Spirited Away Hayao Miyazaki

Spirited AwayHayao Miyazaki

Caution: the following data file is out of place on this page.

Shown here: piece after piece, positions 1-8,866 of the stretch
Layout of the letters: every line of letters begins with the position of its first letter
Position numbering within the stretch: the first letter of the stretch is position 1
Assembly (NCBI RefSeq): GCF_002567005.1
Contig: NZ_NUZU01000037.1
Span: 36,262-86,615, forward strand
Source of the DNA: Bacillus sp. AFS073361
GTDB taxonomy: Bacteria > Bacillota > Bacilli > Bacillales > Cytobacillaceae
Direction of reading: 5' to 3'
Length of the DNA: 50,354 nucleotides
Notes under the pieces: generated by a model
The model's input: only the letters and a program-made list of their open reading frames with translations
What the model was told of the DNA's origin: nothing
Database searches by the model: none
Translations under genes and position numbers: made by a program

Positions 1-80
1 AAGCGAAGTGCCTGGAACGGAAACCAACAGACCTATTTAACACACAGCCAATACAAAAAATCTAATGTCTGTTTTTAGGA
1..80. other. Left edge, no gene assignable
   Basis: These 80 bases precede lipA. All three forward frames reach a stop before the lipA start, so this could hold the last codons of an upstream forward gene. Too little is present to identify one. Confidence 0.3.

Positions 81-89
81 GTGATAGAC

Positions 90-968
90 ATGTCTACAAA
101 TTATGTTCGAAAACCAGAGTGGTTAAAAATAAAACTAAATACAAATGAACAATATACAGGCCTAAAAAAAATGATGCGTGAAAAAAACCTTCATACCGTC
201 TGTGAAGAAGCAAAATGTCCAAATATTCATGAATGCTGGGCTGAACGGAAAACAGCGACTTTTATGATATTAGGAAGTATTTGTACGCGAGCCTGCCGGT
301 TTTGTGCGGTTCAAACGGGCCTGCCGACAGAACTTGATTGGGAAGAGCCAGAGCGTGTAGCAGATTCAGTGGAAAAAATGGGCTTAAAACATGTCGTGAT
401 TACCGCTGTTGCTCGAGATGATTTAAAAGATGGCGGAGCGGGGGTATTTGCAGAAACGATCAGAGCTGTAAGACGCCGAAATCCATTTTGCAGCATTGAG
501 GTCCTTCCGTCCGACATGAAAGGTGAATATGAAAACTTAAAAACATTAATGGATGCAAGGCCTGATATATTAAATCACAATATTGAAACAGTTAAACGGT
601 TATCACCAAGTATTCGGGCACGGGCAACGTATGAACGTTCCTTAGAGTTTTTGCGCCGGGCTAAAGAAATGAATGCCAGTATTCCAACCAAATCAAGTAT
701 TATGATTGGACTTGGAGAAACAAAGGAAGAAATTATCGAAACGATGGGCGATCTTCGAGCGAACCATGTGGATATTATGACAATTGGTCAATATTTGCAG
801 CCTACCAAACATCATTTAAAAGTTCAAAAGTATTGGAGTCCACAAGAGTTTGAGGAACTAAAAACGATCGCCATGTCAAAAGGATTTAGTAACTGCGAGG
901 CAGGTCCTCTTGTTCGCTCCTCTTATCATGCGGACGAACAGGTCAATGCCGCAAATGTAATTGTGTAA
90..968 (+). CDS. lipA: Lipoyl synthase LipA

The phrase visually stunning is so overused, especially with anime, that it's lost its impact — it's inadequate when ascribed to true greatness. But Hayao Miyazaki's Spirited Away is indeed visually stunning; it is also engaging, masterful, compelling and enchanting. The acclaimed mastermind behind Princess Mononoke, Miyazaki is a legend of some 20 years in animation and his latest work, Spirited Away, rightfully won a host of awards, as well as being Japan's highest grossing movie of all time. Spirited Away tells the story of Chirio, a precocious, semi-spoiled little girl who is forced to find her inner courage when she and her mother and father accidentally venture over to the spirit realm from the real world. Trapped and separated from her parents, who have been transformed into pigs, she takes a job at an otherworldly bathhouse and attempts to adapt to her strange new world long enough to save her parents and find a way back to her world. The strength of Spirited Away lies in its number of excellent characters, both protagonists and ambiguous antagonists, its straightforward, familiar story that still manages to be captivating, and its lush, gorgeous animation. Spirited Away is visually overwhelming in its glory, requiring numerous viewings to take in all its splendour, multitude of peripheral characters, backgrounds and landscapes, and its almost absurd attention to detail. Its extras don't quite match the greatness of the movie, although they are interesting, with the most engaging being the Nippon Television making of, which documents Miyazaki and his studio's stressful race against the clock to make sure Spirited Away hit its release date, and also gives glimpses into Miyazaki's inspirations for the movie. Extras: Intro by John Lasseter; art of Spirited Away; Nippon Television making of; storyboard to scene comparisons; behind the microphone; original Japanese trailers. (Walt Disney/Beuna Vista)